Mapping the liminal identities of mulattas in African, African American, and Caribbean literatures

Posted in Africa, Caribbean/Latin America, Dissertations, Literary/Artistic Criticism, Media Archive, Passing, United States, Women on 2011-01-16 04:05Z by Steven

Mapping the liminal identities of mulattas in African, African American, and Caribbean literatures

Pennsylvania State University
December 2006
285 pages
AAT: 3343682
ISBN: 9780549992738

Khadidiatou Gueye

Submitted in Partial Fulfillment of the Requirements for the Degree of Doctor of Philosophy December 2006

In twentieth-century African, African American, and Caribbean literatures, mixed-blood women are often misread as figures frozen in tragic postures. Such unrealistic portraitures replicate the traditional white-authored pathologizations of racial hybridity. Drawing on the theoretical framework of liminality, this study investigates how mulattas negotiate their identities in specific socio-cultural environments, times, and places. Four writers of African descent and dissimilar socio-historical backgrounds are studied: Abdoulaye Sadji from Senegal, Bessie Head from South Africa, Mayotte Capécia from Martinique, and Nella Larsen from the United States.

The study is divided into five chapters that deal with the experiences of mulattas in autobiographical writing, sexuality, madness, racial passing, and expatriation. Thematic and stylistic discrepancies in the works examined are ancillary to the common liminal strategies of de-marginalization and self-reconstruction of female heroines. Their attempts at self-assertion appear in the ways in which they resist the constrictions of patriarchal and racist regimes. Their construction of spaces of agency is interwoven with ambiguity, ambivalence, and contradictions, which are emblematic of the discontinuities of their lives and paradigmatic of their intricate search for identity. In the works, the liminal experiences of mulattas are framed within the quests for social visibility, the affirmation of humanity, the renegotiation of space, and the anomic straddling between oppositional boundaries and statuses. Through their striving to rise above the limitations imposed on their gender and race, mulattas commit acts of transgression and dissemblance, and disrupt racial taxonomy. I demonstrate that liminality is a major unifying thread that runs through all the narratives and argue that it creates alternative existential paradigms for mixed-blood women. Liminality is an appropriate tool that challenges monolithic views of identities through the re-articulation of cultural meanings.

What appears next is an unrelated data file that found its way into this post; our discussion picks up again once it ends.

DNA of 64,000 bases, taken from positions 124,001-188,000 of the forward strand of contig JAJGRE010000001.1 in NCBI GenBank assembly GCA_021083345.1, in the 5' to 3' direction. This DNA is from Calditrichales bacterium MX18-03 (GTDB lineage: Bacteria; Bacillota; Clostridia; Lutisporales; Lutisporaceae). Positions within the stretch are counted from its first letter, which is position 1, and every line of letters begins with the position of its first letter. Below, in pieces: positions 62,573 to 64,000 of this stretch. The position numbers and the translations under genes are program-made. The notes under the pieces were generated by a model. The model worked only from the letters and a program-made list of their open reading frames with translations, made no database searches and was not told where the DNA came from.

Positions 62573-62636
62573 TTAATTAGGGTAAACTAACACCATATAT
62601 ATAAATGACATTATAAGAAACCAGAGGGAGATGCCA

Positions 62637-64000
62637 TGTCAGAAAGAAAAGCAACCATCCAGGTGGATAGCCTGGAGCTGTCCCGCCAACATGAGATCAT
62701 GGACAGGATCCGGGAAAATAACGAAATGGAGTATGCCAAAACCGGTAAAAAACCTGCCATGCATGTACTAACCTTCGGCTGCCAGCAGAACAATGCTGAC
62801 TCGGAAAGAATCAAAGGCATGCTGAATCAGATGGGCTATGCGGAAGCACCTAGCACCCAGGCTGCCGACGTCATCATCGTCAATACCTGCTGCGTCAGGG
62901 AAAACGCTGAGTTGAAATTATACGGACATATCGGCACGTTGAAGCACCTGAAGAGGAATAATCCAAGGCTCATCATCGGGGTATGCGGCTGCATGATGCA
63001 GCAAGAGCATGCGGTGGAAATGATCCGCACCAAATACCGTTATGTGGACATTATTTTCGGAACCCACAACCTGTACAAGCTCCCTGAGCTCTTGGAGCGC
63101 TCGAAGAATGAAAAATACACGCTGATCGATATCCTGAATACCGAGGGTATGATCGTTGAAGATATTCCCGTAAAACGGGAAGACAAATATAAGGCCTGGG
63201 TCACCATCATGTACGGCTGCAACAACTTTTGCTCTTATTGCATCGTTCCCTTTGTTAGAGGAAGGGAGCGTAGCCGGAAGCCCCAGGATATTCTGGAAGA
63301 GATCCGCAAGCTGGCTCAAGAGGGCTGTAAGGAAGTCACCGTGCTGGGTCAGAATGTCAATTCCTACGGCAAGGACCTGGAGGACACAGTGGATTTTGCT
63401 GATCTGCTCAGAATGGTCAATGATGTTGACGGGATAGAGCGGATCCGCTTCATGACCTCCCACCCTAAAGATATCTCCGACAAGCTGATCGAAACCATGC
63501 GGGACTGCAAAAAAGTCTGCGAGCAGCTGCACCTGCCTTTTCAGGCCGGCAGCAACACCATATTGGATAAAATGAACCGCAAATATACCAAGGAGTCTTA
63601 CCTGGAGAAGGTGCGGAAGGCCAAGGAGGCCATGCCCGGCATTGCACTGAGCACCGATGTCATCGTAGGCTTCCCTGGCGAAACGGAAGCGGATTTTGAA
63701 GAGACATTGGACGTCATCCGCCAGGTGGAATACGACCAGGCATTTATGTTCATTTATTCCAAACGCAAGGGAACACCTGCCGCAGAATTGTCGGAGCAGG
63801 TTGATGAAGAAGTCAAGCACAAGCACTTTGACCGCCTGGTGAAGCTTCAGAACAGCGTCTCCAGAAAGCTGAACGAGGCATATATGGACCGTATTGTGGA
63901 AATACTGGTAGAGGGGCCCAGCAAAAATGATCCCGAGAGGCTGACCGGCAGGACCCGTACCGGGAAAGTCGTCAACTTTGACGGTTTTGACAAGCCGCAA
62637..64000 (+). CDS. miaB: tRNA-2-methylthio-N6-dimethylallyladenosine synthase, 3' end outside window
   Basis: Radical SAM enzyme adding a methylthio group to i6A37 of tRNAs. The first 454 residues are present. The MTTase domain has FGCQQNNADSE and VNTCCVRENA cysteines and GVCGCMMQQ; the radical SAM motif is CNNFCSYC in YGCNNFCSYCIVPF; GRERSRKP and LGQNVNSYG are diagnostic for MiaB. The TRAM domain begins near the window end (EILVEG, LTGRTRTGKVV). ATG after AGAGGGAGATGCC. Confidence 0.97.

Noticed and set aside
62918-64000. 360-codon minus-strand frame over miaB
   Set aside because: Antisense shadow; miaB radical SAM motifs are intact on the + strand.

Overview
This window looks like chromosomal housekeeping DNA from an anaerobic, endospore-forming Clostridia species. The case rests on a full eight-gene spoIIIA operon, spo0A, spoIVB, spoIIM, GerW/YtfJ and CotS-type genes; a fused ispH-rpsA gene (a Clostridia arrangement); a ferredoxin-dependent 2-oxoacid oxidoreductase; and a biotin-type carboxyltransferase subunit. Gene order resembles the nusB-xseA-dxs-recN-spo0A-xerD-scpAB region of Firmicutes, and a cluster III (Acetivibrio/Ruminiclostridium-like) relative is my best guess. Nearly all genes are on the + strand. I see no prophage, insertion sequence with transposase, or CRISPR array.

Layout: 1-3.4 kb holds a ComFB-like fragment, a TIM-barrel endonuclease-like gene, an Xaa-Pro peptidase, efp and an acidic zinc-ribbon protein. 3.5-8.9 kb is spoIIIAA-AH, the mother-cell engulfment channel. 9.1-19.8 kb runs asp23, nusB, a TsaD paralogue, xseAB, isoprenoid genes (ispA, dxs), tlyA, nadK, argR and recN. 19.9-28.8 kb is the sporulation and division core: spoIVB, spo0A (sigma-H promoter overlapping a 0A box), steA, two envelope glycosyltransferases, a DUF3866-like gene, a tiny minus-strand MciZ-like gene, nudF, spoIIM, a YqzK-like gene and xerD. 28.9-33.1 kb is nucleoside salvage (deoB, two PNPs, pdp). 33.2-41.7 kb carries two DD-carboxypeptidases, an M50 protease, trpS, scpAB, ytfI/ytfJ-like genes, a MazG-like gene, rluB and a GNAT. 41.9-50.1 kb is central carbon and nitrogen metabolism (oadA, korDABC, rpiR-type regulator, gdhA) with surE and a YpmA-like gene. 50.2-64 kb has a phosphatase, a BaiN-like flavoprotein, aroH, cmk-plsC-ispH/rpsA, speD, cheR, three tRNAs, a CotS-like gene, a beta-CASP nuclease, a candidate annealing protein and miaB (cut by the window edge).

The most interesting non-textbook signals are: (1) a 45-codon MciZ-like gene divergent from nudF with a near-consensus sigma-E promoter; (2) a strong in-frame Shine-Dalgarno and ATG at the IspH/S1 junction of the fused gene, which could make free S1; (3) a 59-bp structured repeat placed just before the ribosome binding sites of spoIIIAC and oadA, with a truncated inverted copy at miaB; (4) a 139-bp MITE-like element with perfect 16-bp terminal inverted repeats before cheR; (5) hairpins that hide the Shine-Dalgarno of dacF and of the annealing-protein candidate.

My main contribution is twofold. First, I extend the traditional cartography of liminality, which is usually based on small-scale societies where individuals have loyalty to their primary communities. Second, I suggest new vistas for race criticism in diasporic studies.

Table of Contents

  • Acknowledgements
  • Chapter One
    • Monoracial, Biracial, and the Entre-Deux
    • Introduction
    • Black/White Polarization
    • Racial Hybridity
    • Betwixt and Between: The Ambiguity of Liminality
  • Chapter Two
    • Liminal Psychoautobiographies: Rites and Routes
    • Autobiography as Autrebiographie: Je-Jeu in Mayotte Capécia’s Je suis martiniquaise
    • Internal Drama: Spectralized Presences in Bessie Head’s A Question of Power
  • Chapter Three
    • The Liminal Experience of Sexuality and the Problematic of Respectability
    • Sexuality at Point Zero in Nella Larsen’s Quicksand and Mayotte Capécia’s La négresse blanche
    • Sexuality and Normative Illegitimacy in Mayotte Capécia’s La négresse blanche
    • Nini, mulâtresse du Sénégal: Between Sexual Empowerment and Disempowerment
  • Chapter Four
    • Herspace: Liminal Madness and Racial Passing of the Mulatta
    • I am Mad But I am Not Mad: Shuttling Between Seamless Identities in Bessie Head’s A Question of Power
    • Telling a New Story: Racial Performance and Ambiguity in Nella Larsen’s Passing
  • Chapter Five
    • The Limen of Journeys: Mulattas and Colonial Paris
    • The French Métropole: Interior Landscapes in Nini, mulâtresse du Sénégal
    • Migration and Trans-Caribbean Identity in Je suis martiniquaise and La négresse blanche
  • Conclusion
  • Works Cited

Purchase the dissertation here.

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‘Toubab La!’ Literary Representations of Mixed-Race Characters in the African Diaspora

Posted in Africa, Books, Caribbean/Latin America, Europe, Identity Development/Psychology, Literary/Artistic Criticism, Media Archive, Monographs, United Kingdom, United States on 2009-11-27 00:35Z by Steven

‘Toubab La!’ Literary Representations of Mixed-Race Characters in the African Diaspora